In summary, all models successfully simulate the occurrence of outflow and match the observed surface pollution reasonably well, but especially CAMS and LOTOS-EUROS overestimate the (vertically integrated) amount of NO2. From our observations it remains unclear whether the high NO2 in LOTOS-EUROS and CAMS is caused by overestimations in land-based emissions, timing of the emissions in the models, advection, NO2 lifetimes that are too long or vertical mixing. Similar to the other models, TM5 shows NO2 that is too high at 200 m and above, hinting at uncertainties in the vertical mixing. The low surface pollution of TM5 in profile 10 likely showcases the limitations of a coarse resolution. The very shallow pollution layer visible in the NO2 measurements is also visible in the uncorrected and simultaneously measured CO2 data (see Fig. S6) and is therefore unlikely to result from the non-simultaneous measurement of NOx species and our corrections.
3.2.2 NO2 profiles during clean conditions – profiles 3, 4, 5 and 6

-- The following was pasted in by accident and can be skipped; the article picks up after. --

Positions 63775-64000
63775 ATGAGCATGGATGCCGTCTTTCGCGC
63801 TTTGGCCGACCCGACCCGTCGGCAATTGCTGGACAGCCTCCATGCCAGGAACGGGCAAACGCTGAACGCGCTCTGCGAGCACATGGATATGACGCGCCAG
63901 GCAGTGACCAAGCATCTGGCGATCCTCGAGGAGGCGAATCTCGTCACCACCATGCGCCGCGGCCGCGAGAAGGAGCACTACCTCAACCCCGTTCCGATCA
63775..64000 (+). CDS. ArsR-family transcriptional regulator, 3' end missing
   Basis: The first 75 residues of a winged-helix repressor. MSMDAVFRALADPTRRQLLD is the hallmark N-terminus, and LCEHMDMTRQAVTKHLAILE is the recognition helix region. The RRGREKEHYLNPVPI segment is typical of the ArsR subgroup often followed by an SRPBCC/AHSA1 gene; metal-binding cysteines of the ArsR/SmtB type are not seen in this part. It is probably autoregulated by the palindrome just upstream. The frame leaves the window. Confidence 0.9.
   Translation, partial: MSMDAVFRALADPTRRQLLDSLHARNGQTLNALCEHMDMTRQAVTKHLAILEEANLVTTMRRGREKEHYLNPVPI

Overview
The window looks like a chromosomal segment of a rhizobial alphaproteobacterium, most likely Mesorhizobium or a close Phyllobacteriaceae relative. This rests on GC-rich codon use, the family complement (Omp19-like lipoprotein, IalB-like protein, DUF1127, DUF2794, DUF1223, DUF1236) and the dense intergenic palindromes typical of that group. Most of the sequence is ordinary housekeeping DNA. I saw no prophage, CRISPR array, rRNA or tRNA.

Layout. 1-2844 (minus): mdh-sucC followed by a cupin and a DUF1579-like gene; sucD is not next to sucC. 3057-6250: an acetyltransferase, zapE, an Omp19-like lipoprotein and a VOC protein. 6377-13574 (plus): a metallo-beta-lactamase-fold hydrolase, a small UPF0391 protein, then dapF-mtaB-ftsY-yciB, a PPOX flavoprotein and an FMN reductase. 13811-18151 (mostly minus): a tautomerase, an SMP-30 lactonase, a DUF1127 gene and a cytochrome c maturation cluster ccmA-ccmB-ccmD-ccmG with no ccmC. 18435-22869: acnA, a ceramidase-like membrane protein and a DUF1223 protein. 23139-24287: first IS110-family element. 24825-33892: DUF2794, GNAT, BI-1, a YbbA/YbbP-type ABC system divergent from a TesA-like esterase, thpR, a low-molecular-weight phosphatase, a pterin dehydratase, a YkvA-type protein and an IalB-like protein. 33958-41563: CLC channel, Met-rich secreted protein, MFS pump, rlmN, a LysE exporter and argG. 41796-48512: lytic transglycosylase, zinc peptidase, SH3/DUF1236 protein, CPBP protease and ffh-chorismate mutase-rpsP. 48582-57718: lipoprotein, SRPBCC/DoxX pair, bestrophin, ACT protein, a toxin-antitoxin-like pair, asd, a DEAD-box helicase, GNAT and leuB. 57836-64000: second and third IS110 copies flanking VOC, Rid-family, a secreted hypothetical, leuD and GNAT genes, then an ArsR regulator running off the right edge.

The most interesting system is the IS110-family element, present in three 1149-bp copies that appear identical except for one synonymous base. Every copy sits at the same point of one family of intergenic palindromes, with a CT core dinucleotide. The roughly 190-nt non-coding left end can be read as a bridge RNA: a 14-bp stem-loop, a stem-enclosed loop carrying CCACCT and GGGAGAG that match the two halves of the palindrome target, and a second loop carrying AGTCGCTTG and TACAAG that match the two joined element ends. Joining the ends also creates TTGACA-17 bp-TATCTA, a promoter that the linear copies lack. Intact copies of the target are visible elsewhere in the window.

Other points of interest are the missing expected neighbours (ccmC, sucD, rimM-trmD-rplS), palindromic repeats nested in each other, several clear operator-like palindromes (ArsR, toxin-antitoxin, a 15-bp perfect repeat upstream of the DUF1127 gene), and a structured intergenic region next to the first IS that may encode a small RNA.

Figure 8 shows the observed and simulated NO2 in a situation without outflow from continental Europe. Profiles 3 to 6 have all been taken on the same day, 22 July 2021. On this day northern winds were prevailing, transporting clean air into the North Sea, resulting in low NO2 columns as observed by TROPOMI in Figs. 8 and S1. The potential temperature profile on 22 July 2021 (see Fig. S2) indicates a well-mixed marine boundary layer of 800 m depth. All modeled NO2 profiles show little pollution at the surface, and NO2 concentrations are slightly decreasing towards higher altitudes. While the profiles were taken right above the shipping lane, marked by the blue circle in Fig. 8, in CAMS and LOTOS-EUROS the shipping pollution can be seen south of the profile, caused by the northerly winds. Again, TM5 shows less NO2 compared to the other models (see Figs. 5, 8 and S5).